Peter asked, “Lord, why can’t I follow you now? I will lay down my life for you.” John 13:37
We are in the tween and teen years in my household. It’s no surprise that my kids care more about the outside world and its influences than they do about what I think and require. It’s all part of adolescence, and I’m trying not to take it personally. Yet, I still struggle with broken promises.
When my kids looked me in the eye and made a pledge, I always thought I knew them well enough to gauge whether they meant it, or were just placating me. But lately, even the promises that seem to be made with sincerity are being broken. I’m at my wit’s end. Then I read John 13:37.
Peter was completely devoted to Jesus, giving up everything in his life to follow Him. He even declares to Jesus at the Last Supper that he’ll lay down his life for Him. Just mere hours later, however, Peter denies Jesus three times. Talk about broken promises!
Where I lose heart and fret about my kids’ integrity, Jesus forgives and empowers. He takes the very man who chose lying over standing up for Him, and makes Him the head of His Church. Jesus knows it’s human nature to take the easier path. But He also knows Peter’s potential. When Jesus chooses to focus on that potential, rather than the mistake, He inspires Peter to rise about the former, and achieve the latter.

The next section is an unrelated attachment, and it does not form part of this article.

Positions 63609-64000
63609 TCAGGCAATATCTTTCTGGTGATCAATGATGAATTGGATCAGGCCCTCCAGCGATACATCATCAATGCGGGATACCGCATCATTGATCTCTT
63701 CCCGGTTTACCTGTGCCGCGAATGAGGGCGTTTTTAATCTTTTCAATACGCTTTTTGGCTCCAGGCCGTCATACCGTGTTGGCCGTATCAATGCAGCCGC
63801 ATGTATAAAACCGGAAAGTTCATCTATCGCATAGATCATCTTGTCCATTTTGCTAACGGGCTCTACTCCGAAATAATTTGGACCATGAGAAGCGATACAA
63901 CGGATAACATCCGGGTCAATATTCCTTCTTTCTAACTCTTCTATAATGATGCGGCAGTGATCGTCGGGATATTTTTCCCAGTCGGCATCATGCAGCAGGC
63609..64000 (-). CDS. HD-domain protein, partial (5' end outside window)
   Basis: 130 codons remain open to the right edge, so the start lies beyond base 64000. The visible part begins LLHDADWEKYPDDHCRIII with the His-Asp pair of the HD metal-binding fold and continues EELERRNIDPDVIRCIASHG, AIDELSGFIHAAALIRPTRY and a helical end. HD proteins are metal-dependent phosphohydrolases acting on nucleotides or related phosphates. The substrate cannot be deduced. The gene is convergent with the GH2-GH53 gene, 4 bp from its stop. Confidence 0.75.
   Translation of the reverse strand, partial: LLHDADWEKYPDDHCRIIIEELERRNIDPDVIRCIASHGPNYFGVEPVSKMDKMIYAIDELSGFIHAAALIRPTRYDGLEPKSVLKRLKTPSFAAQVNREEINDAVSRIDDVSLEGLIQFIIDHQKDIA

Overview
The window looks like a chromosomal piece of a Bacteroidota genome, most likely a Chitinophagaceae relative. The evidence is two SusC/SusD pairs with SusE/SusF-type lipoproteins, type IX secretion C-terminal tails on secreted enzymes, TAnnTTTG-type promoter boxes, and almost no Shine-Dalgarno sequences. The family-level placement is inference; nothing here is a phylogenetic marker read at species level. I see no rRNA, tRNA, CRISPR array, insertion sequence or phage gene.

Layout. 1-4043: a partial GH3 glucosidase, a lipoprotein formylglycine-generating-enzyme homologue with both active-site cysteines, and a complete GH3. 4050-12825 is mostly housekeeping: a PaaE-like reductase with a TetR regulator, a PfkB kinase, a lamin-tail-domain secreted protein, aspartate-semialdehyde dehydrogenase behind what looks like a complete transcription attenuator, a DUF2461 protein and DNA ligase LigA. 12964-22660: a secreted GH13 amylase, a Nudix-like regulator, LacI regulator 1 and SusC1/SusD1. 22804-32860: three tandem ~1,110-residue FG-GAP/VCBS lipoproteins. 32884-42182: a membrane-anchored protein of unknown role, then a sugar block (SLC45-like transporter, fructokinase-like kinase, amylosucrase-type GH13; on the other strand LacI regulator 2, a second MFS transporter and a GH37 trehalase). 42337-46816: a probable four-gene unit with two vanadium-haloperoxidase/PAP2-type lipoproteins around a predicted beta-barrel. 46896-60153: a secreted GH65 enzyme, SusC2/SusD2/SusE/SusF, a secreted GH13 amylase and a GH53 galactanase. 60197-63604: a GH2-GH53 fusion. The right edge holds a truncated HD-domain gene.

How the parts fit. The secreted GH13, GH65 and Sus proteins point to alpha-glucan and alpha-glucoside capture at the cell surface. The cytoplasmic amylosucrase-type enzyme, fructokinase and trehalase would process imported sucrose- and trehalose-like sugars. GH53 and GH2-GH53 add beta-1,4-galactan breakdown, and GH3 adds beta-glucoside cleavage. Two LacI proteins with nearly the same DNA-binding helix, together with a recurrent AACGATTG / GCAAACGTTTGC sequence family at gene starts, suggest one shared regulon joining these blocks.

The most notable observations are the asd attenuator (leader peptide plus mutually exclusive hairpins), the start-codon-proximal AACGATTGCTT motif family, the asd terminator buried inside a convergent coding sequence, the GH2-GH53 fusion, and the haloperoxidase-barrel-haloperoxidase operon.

For my part, I need to recognize that my kids do make promises they mean to carry out. They just stumble a lot, especially now. But if I can practice forgiveness, and work toward empowering them, I’ll help them see their own potential, and make strides towards achieving it.
Questions for Reflection:
- Do my kids break their promises?
- If and when they do, can I practice forgiveness so I empower them?
When Jesus chooses to focus on Peter’s potential, rather than his mistake, He inspires Peter to rise about the former, and achieve the latter.Tweet